OPM authorizes direct hire authority, excepted service appointments to support Biden’s AI order

The Office of Personnel Management has authorized the use of two methods of federal hiring to support the actions in the president’s AI executive order.
(Wikimedia Commons)

Federal agencies can now use direct hire authority and temporary excepted service appointments to support President Joe Biden’s executive order on artificial intelligence, per a new Office of Personnel Management memo.

The Friday memo comes after the order directed OPM to review hiring needs, grant direct hire authority where appropriate, and consider the use of excepted service appointments to support the administration’s AI actions. That work was set to be completed within 60 days of the Oct. 30 order.

OPM’s memo authorizes governmentwide direct hire authority — which is used for critical federal hiring needs — for four AI-related positions: IT specialists, AI computer engineers, AI computer scientists, and management and program analysts. 

It also authorizes temporary excepted service appointments to carry out work related to the order, such as assessing AI capacity, conducting workforce studies, and onboarding technical AI staff, among other tasks. Positions under that authority would not be technical AI positions, the memo said.


The memo follows a previous OPM memo in September that added direct hire authority for data science and operations research positions as part of the administration’s artificial intelligence efforts.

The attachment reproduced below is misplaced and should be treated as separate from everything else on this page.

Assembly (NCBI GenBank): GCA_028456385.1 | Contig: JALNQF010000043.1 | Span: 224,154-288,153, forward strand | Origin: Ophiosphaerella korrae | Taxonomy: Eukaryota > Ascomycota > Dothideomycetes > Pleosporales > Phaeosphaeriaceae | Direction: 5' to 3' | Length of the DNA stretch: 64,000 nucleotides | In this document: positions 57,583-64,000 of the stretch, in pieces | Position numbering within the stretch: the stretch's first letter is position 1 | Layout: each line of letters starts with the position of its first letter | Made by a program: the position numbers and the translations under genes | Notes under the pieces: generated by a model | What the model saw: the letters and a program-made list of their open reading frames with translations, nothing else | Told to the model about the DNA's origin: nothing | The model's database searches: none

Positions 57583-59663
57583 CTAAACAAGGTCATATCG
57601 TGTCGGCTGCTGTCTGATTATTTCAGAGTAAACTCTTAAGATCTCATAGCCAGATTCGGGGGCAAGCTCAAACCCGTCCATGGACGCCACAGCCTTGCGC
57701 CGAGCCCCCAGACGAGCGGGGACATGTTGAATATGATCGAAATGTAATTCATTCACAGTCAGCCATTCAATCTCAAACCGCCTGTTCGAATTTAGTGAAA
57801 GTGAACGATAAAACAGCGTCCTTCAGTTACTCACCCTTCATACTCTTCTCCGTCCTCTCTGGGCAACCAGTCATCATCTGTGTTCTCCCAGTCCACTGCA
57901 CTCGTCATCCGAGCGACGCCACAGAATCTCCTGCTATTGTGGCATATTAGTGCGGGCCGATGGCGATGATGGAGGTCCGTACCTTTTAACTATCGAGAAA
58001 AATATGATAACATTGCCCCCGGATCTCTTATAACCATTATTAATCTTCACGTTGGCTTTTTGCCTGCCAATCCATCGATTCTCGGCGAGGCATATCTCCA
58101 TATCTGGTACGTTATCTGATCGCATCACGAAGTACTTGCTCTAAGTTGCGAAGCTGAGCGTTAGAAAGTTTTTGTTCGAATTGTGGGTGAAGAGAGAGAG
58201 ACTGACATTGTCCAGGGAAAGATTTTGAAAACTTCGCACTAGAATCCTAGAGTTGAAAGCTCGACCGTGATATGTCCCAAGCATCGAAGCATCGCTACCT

Biden’s executive order placed an emphasis on AI hiring within the federal government, including directions to “plan a national surge in AI talent in the Federal Government” and create a Technology Talent Task Force, to accelerate and track federal AI hiring. 

There are also hiring-related requirements yet to come. In coming months, OPM will also be required to “coordinate a pooled-hiring action” to support recruiting AI talent across the federal government and issue guidance for agencies on “existing pay flexibilities or incentive pay programs for AI, AI-enabling, and other key technical positions.”

Madison Alder

Written by Madison Alder

Madison Alder is a reporter for FedScoop in Washington, D.C., covering government technology. Her reporting has included tracking government uses of artificial intelligence and monitoring changes in federal contracting. She’s broadly interested in issues involving health, law, and data. Before joining FedScoop, Madison was a reporter at Bloomberg Law where she covered several beats, including the federal judiciary, health policy, and employee benefits. A west-coaster at heart, Madison is originally from Seattle and is a graduate of the Walter Cronkite School of Journalism and Mass Communication at Arizona State University.

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